Donations to Parent Charity

Donations to Parent Charity


It has been common practice for wholly owned trading subsidiaries of charities to donate all taxable profits to the parent charity and to claim relief for the charitable donations in the year in which the profits arise, so that no corporation tax is payable by the subsidiary. In some cases the amounts donated exceeded the distributable profits of the subsidiary company. This might occur where tax adjustments mean taxable profits are higher than accounting profits. Under previous Charity Commission guidance it was considered that these excess donations were not a distribution under Company law. However the Charity Commission has recently changed its position stating that this previous guidance was incorrect and donations in these circumstances in excess of distributable reserves do represent a distribution. The result of this is that some companies may have made historic ‘unlawful distributions’. Where this is the case there will be accounting and tax implications. 


All excess donations made above distributable profits for the last six years need to be considered. 


The parent charity will be required to recognise a liability to repay the unlawful distributions received and the subsidiary company will need to recognise an associated asset. The asset would be subject to an assessment of recoverability. 

It will need to be considered whether this adjustment should be made in the current year’s figures or shown as a prior year adjustment. 


HMRC have stated that tax relief will not be available for charitable donations which represent unlawful distributions. They will apply the new rules to any gift aid payments made in any accounting period commencing on or after 1 April 2015. 

For previous periods it will be necessary to consider whether any adjustment will be required to disallow any excess tax deduction previously claimed. Where the tax period is outside the enquiry window HMRC would need to raise a discovery assessment. This is considered to be unlikely if there was full disclosure in the tax return. HMRC have confirmed there are no tax implications for the repayments of the liability that arises as a result of excess donations made. 


There are a number of potential options to settle the liability from parent charity to subsidiary arising from unlawful distributions including: 

  • Repayment of the liability. 
  • Offset against existing loan 
  • Release of the liability – however distributable reserves are
  • required and tax implications need to be considered.
  • Declare a dividend - this would require distributable profits.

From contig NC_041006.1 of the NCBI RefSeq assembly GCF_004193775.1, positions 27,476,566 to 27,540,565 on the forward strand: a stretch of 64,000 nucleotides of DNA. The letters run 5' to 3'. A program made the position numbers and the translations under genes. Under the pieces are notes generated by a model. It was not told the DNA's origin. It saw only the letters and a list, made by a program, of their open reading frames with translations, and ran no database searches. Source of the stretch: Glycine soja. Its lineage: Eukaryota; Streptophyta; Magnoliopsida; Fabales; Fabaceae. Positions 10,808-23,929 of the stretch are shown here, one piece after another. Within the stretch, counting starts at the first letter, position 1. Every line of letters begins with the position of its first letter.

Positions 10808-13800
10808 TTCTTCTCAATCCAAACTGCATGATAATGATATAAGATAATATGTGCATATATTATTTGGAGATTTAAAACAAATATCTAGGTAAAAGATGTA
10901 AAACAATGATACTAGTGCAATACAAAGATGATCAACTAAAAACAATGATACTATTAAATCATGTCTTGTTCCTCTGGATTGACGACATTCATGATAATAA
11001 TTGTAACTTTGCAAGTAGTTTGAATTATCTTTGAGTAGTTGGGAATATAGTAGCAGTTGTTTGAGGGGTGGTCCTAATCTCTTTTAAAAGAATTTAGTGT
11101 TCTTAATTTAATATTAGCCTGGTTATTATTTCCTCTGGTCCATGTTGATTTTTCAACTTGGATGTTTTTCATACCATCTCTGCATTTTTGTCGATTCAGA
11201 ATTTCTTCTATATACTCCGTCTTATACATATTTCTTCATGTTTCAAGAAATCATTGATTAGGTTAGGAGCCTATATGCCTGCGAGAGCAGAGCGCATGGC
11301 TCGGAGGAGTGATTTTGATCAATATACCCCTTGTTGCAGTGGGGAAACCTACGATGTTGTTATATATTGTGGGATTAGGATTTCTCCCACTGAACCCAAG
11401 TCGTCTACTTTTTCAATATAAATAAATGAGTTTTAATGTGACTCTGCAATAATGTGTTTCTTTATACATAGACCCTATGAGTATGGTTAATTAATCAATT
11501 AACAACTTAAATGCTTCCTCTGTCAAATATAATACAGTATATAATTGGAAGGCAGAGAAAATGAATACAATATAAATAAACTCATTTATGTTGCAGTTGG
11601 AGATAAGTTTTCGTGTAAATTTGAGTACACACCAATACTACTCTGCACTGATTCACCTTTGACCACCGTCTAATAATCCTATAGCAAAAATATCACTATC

• Capital reduction - to create distributable profits. Care should be taken to avoid creating tax charges. 

The most appropriate choice will depend on the specific circumstances of the subsidiary company and the parent charity. The accounting, tax and legal implications will need to be considered. 


Donation payments made should be restricted to the level of distributable profits available at the time of the payment. 

Tax relief is available where a donation is made within 9 months of the year-end. If distributable profits have arisen after the year-end, suitable interim accounts will need to be drafted to consider what level of distributable profits are available to be paid as a donation. 

Where taxable profits are likely to continue to exceed distributable profits in future years, a longer term solution may be required. This might include restructuring the subsidiary. 

In some cases it will be the case that tax will need to be paid by the subsidiary company. 

The information contained in this document is for information only. It is not a substitute for taking professional advice. In no event will Dixon Wilson accept liability to any person for any decision made or action taken in reliance on information contained in this document or from any linked website.

This firm is not authorised under the Financial Services and Markets Act 2000 but we are able in certain circumstances to offer a limited range of investment services to clients because we are members of the Institute of Chartered Accountants in England and Wales. We can provide these investment services if they are an incidental part of the professional services we have been engaged to provide.

The services described in this document may include investment services of this kind.

Dixon Wilson
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